Last week was filled with soundbytes and announcements from OpenStack Summit in Atlanta, and there were also announcements of several new services and resources surrounding the OpenStack cloud platform. In case you missed some of the most important ones, here is what you need to know, whether you are considering an OpenStack deployment or already have one underway.

    • OpenStack Building Storyboard for the Software-Defined Economy
    • Ubuntu, Puppet, Grizzly Play Key Roles in OpenStack Deployments

      During an afternoon session at the OpenStack Juno Summit in Atlanta on May 14, members of the OpenStack User Committee publicly revealed the results of the latest OpenStack user survey. OpenStack is an open-source cloud platform originally started by NASA and Rackspace in 2010 that has since grown to include many of the leading names in the technology world, including IBM, HP, Dell, Cisco and AT&T. Since 2010, there have been nine major milestone releases of OpenStack, with the most recent being the Icehouse release that debuted on April 17. The new OpenStack user study includes responses from 506 OpenStack deployments around the world. The top country for deployments is the United States, followed by China. Across the 506 OpenStack clouds, organizations are in various stages of deployments, with 210 being in development/quality assurance, 218 in proof of concept and 209 in production deployment. One of the key findings of the user survey is that OpenStack users are running different OpenStack releases and don’t always update to the latest version, for various reasons. For the OpenStack clouds running in production, the survey found that the Ubuntu Linux operating system is the leading choice. In this eWEEK slide show, we take a look at some of the key findings from the OpenStack user survey.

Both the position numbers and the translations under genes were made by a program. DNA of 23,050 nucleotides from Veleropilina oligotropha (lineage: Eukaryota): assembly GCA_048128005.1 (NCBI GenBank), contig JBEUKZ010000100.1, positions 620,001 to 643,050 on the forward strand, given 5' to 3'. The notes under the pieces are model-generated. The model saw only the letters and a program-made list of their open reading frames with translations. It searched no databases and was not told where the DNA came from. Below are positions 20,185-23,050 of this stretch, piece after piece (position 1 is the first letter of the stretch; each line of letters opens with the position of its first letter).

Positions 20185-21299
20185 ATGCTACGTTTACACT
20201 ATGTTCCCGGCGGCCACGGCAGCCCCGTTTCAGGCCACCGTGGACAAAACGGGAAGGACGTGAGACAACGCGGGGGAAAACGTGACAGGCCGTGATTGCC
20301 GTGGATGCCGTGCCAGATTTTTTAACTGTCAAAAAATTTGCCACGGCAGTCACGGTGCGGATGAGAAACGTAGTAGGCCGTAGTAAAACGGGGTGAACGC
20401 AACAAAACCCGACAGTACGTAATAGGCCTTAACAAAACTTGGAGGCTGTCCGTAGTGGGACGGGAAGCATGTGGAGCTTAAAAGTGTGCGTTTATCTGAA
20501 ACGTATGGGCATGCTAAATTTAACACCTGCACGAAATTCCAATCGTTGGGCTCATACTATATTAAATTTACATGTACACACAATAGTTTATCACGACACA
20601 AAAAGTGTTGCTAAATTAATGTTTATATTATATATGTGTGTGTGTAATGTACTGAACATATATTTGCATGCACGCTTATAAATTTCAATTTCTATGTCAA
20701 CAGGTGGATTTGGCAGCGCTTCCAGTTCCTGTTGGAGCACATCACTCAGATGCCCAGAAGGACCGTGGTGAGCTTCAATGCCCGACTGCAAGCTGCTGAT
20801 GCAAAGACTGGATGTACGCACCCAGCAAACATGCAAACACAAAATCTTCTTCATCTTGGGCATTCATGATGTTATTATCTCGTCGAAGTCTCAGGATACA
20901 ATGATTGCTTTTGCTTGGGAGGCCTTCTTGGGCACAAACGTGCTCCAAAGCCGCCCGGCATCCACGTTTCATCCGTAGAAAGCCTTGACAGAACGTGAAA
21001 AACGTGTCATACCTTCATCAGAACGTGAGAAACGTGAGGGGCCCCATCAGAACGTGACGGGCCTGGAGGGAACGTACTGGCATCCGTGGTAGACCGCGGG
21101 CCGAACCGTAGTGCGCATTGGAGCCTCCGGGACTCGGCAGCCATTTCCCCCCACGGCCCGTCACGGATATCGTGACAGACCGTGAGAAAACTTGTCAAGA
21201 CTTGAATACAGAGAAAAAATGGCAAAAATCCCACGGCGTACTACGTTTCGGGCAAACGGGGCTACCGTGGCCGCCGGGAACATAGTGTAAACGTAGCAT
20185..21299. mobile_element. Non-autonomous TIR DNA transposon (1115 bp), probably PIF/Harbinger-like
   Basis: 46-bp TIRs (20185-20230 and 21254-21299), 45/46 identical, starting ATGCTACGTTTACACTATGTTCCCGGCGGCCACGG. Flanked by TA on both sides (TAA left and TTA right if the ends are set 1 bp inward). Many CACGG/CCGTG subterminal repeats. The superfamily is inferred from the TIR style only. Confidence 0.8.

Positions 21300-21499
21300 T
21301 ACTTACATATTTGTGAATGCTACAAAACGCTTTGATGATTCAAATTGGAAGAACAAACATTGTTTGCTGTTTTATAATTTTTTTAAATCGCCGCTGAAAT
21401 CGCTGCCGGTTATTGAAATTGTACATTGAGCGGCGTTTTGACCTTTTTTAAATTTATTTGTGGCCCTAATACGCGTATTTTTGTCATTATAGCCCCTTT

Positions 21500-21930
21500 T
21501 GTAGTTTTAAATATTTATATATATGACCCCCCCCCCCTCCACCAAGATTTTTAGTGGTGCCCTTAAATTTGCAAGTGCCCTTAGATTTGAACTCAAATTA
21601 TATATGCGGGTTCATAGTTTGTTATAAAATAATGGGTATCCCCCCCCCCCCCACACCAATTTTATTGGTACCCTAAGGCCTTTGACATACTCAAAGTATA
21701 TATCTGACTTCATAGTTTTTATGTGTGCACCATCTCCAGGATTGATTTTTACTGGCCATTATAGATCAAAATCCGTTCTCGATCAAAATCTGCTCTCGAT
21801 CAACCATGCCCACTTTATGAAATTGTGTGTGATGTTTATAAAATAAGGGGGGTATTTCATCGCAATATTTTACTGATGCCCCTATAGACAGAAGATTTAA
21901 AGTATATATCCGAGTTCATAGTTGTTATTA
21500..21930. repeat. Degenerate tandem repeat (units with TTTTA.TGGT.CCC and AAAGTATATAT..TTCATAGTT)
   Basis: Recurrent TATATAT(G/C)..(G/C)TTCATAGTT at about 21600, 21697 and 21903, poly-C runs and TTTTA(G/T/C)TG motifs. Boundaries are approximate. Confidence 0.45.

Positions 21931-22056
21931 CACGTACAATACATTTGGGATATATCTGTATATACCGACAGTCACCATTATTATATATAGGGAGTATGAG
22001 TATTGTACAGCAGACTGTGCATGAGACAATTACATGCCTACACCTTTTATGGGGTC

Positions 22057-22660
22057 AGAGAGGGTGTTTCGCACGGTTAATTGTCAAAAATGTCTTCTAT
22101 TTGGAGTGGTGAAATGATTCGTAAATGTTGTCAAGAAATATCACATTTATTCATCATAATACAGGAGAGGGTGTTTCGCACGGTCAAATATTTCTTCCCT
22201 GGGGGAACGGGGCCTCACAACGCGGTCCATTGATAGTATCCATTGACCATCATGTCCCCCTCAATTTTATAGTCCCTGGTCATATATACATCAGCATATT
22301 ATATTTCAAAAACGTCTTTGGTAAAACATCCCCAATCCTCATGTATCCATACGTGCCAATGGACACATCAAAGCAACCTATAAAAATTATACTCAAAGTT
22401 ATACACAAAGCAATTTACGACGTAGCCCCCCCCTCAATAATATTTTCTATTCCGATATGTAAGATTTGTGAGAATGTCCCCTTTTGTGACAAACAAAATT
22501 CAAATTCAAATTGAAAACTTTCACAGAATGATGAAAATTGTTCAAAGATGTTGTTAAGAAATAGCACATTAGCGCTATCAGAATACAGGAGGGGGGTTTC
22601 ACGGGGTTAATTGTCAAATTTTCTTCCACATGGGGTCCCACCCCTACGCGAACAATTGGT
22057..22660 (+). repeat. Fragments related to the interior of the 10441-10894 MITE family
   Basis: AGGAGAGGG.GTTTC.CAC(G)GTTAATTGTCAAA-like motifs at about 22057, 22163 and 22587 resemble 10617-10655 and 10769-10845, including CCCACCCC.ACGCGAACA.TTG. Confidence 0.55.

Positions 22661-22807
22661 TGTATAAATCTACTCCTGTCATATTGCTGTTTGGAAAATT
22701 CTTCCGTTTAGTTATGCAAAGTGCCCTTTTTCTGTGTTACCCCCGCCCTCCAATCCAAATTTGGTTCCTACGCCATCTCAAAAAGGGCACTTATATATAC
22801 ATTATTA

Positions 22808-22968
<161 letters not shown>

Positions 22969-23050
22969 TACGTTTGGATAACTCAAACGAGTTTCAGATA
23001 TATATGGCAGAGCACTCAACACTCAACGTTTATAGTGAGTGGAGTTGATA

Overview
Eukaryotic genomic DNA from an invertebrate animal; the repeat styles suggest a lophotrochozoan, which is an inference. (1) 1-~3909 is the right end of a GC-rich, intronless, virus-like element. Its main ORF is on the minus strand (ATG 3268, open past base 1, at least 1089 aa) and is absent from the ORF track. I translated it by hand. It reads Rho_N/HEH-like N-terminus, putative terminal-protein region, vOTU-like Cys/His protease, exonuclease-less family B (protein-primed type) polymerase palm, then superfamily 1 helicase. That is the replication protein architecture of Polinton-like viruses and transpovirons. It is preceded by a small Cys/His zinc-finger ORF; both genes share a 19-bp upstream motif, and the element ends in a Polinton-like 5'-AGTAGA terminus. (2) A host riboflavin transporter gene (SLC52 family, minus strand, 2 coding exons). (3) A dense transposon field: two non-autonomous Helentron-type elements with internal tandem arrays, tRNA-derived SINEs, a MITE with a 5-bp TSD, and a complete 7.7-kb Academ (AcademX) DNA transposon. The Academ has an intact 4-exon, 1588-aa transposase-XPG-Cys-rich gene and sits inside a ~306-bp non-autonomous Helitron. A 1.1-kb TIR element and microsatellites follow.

• KEMP Unveils Condor Cloud Application Delivery Framework
  • CMS

    • WordPress 3.9.1 now available in Fedora

      This update is a bugfix update of the previous major WordPress update 3.9 (codenamed “Smith”). WordPress 3.9.1 has been available for a few days in Fedora 20, and was recently just pushed to the Fedora 19 repos.

      The 3.9 WordPress update introduced a slew of new features and refinements, including a new theme browser, improved post editing, and updates to the image editing tools.

  • Public Services/Government

    • Local government software sharing and reuse site revamped

      Europe Commons, an online platform for the sharing, exchange and reuse of software solutions for Europe’s municipalities and other local government organisations was revamped earlier this month, during which it also received a new name – Civic Exchange. The platform collects and promotes applications and digital services that help improve public services in Europe. The platform’s consortium is doubling its efforts to find new solutions, announcing evidence-based case studies to showcase those with the most impact.

    • 3 ways government can unleash the power of feedback

      Open government is a critical dimension to democracy. It is also difficult. If it were easy, our work would be over. Yet, open government by its nature needs constant iteration. Open government, much like open source, is grounded in collaborative and participatory processes that ultimately shape how we experience our cities, states, and country. It requires several dimensions—from releasing information to creating structures and processes to empower people inside and out of government.

  • Openness/Sharing